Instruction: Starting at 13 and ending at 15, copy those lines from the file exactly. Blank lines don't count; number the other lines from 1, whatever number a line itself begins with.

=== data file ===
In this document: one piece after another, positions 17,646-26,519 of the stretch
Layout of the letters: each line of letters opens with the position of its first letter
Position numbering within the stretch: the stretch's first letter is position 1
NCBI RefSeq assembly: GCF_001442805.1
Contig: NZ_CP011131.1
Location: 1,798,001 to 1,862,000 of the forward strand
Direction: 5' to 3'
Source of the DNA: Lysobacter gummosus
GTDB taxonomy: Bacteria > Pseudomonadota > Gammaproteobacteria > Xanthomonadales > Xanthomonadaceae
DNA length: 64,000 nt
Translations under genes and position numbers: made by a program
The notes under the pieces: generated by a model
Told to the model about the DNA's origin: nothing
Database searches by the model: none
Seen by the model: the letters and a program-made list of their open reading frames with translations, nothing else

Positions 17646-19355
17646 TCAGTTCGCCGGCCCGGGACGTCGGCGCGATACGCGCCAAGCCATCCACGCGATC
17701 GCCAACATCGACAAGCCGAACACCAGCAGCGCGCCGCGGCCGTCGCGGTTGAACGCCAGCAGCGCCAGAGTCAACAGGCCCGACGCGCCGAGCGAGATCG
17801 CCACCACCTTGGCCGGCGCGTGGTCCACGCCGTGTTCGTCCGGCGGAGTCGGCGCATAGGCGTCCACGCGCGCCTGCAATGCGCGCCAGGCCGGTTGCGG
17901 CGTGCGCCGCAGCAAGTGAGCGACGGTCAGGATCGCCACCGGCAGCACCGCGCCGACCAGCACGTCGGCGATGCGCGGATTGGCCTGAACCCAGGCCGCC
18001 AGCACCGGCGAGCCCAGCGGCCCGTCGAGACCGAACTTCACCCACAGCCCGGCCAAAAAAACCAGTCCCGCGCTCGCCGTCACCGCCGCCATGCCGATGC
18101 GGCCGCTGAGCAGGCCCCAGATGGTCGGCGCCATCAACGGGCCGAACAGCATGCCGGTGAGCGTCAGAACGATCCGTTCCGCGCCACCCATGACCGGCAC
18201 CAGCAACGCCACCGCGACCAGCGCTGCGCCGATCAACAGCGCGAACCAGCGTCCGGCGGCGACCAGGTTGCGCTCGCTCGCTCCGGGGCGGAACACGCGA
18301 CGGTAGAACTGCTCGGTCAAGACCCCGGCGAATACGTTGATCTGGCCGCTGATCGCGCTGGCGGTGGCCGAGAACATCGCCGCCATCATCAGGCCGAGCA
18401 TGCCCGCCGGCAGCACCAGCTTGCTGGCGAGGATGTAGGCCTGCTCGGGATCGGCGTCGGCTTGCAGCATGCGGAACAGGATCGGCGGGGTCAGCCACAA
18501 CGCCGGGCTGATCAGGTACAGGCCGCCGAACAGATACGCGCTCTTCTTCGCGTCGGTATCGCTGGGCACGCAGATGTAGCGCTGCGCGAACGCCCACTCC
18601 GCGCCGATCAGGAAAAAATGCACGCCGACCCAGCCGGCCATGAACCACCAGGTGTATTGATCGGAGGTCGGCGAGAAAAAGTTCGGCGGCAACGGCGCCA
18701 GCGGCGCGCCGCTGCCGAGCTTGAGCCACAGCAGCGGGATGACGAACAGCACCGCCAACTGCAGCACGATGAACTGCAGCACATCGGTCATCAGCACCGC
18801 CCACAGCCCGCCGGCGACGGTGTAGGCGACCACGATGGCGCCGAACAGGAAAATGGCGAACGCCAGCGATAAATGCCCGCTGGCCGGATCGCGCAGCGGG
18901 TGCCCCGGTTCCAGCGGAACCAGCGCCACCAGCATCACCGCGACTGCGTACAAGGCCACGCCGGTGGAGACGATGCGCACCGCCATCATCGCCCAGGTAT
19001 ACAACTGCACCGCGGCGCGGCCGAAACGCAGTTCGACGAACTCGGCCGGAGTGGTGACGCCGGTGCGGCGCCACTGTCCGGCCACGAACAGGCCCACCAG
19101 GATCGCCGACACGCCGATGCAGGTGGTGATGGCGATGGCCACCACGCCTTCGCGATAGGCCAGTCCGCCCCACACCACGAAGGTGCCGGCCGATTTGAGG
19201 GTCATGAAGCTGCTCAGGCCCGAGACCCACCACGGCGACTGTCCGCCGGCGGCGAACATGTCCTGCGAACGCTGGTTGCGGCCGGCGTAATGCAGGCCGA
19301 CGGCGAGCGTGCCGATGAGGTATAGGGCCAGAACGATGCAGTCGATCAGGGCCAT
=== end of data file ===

Told to the model about the DNA's origin: nothing
Database searches by the model: none
Seen by the model: the letters and a program-made list of their open reading frames with translations, nothing else